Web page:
The Unnamed Genderfluid Figure: Transgender and Intersex Interpretations of Medieval Christian Art

In celebration of Pride, Agnes Etherington Arts Centre highlights 2SLGBTQI+1 2SLGBTQI+ is an abbreviation of two-spirit, lesbian, gay, bisexual, trans, queer, intersex, plus (+) hirstories2The term hirstory is derived from the nonbinary pronoun hir (his+her) and story. Web. Accessed 3 June 2023 in the collections.

This architectural wooden relief3“Carved Architectural Ornament,” Agnes Etherington Art Centre. Web. Accessed 5 June 2023.  from the University Transfer Collection provides a marginalized example of gender fluidity within devotional art.4Definition of gender fluidity referenced in this article speaks to changing interpretations or language used to articulate gender expression, identity, or both, over time.  Accentuated features resemble High Middle-Aged representations depicting a Christ-like figure with long hair, a beard, breasts, and a crescent-shaped, hooded navel. Two small puncture holes surrounded by incised circles reveal remnants of other material once secured to the torso.5The two smaller puncture holes encircled by thin cut marks impressed in the wood, leave speculation as to whether these were once nipples applied as an alteration to the original piece with another material such as thin metal. Upon close inspection of the high-relieved areas above, you can see that the figure’s right breast has a defined etching of a nipple and areola. These mounds are also too forwardly positioned on the torso to be considered shoulders. The left breast on the figure appears worn. Such ambiguities leave room for interpretation.  On the lower half of the body is an ecstatic floral ornamentation of a finely relieved palmette6“Palmette,” Wikipedia. Web. Accessed 3 June 2023.  motif resembling that of a phallus pointing upward towards the belly button.7See footnote 3.  A square-shaped bore-hole proceeds through the lower quadrant of the piece.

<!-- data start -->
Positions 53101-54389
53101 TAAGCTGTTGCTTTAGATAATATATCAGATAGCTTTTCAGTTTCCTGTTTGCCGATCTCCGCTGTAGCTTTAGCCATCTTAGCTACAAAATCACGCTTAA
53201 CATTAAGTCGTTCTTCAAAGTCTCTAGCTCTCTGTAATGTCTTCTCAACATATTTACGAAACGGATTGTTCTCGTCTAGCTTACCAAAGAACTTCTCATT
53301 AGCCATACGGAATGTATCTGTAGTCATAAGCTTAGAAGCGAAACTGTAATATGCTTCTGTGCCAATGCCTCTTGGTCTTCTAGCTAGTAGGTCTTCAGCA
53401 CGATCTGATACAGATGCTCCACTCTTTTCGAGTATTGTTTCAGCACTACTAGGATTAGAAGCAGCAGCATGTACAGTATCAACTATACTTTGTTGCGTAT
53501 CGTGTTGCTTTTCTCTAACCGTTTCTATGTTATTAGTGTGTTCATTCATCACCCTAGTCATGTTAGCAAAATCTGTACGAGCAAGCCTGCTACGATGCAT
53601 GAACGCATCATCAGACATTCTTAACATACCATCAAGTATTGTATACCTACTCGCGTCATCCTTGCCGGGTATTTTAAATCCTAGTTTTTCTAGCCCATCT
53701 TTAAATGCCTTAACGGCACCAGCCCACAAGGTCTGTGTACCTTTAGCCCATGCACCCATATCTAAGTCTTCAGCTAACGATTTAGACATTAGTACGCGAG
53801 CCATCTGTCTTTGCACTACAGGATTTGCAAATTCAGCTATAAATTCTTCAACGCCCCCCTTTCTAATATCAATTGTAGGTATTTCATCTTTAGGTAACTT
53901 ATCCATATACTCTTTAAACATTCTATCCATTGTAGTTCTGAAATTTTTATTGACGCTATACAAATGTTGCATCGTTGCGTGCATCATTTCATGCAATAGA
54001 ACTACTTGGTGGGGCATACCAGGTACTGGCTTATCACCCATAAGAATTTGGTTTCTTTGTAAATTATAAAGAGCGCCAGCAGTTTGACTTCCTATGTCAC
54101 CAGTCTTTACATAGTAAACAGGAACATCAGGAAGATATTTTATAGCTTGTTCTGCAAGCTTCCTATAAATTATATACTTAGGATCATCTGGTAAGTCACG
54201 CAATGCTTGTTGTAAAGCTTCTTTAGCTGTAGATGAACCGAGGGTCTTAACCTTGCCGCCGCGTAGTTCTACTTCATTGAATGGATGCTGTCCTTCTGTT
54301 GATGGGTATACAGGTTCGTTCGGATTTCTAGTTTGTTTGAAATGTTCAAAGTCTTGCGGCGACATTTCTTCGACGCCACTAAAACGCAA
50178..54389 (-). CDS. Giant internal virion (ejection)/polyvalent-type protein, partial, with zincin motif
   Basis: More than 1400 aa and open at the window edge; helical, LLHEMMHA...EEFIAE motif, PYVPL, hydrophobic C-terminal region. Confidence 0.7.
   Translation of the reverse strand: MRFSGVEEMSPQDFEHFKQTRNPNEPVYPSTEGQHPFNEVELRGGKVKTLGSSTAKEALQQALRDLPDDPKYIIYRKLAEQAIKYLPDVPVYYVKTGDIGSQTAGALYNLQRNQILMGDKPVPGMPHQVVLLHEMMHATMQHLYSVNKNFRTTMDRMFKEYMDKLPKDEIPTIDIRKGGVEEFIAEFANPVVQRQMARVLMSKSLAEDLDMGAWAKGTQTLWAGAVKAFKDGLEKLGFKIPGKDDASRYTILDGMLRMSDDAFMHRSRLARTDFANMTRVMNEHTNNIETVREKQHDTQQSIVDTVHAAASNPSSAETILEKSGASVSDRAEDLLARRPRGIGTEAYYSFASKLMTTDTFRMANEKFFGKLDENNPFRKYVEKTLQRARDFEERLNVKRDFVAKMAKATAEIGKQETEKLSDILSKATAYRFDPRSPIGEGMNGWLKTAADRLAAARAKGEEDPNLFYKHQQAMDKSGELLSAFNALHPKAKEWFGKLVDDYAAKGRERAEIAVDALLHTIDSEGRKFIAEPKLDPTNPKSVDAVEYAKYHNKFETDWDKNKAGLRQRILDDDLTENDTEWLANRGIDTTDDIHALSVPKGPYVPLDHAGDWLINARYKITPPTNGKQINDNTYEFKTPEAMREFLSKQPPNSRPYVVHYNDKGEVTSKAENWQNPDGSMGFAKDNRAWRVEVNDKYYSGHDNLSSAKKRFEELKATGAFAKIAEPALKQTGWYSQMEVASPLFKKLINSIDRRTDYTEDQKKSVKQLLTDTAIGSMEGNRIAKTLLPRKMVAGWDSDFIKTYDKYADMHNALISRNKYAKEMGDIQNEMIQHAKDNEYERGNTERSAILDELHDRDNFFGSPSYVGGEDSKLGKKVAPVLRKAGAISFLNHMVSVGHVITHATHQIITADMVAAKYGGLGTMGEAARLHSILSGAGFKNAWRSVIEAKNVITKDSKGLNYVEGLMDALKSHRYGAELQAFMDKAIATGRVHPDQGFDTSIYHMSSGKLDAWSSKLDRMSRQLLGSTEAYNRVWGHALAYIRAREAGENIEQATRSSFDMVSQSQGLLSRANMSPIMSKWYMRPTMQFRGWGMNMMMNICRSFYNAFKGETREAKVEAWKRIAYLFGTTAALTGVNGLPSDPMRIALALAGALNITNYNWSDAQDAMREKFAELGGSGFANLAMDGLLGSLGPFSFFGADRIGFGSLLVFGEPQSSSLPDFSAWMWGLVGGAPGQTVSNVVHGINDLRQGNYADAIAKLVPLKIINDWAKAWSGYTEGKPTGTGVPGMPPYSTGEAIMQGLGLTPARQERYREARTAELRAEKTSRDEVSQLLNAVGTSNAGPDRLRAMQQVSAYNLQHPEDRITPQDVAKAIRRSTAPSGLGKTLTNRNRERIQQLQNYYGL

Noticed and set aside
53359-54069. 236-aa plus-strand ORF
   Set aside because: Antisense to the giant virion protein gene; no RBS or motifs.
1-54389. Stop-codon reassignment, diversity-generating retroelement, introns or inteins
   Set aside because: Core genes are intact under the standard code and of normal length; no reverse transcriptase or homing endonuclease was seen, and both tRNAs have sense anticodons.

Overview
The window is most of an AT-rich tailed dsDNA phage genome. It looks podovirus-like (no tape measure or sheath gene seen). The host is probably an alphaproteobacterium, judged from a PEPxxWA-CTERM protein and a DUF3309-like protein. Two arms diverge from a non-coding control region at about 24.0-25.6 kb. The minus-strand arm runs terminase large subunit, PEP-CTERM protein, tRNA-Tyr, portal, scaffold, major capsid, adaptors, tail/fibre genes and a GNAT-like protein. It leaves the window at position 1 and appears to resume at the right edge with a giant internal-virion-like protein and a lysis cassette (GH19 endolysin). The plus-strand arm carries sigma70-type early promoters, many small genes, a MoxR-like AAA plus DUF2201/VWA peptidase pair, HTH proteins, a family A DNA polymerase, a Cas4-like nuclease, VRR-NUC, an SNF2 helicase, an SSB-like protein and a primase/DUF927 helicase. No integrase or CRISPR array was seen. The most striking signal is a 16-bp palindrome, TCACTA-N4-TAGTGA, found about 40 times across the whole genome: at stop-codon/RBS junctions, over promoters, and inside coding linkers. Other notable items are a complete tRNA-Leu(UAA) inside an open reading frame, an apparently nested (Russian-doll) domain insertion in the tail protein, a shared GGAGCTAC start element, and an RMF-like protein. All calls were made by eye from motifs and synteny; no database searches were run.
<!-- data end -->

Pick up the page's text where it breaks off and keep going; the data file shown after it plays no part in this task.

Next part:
Who is this figure with distinct gender fluid features carved from wood? How did they arrive in the museum’s collection? Scouring our collections database for any clues into the provenance of this figure, little is known about this piece, the date and location it was made, or who the artist was. What we know is that it is listed as being part of the University Transfer Collection. The University Transfer Collection is a vast collection of over 1700 belongings and ancestors8“Ancestors” in this text refers to human and beyond-human animate beings in the collection, referred to in Western museology as “artifacts,” “objects,” or “remains.”  donated to Queen’s University between late 19th and early 20th centuries from various donors. The collection was transferred from various units across campus to Agnes Etherington Art Centre, upon the museum’s opening in 1957. Often alumni or other affiliations with the University–such people who received honorary degrees from Queen’s, former faculty, staff, family members, missionaries, and anthropologists would bequeath–private collections derived from their travels throughout the Americas, Oceania, Asia, Africa, and Europe.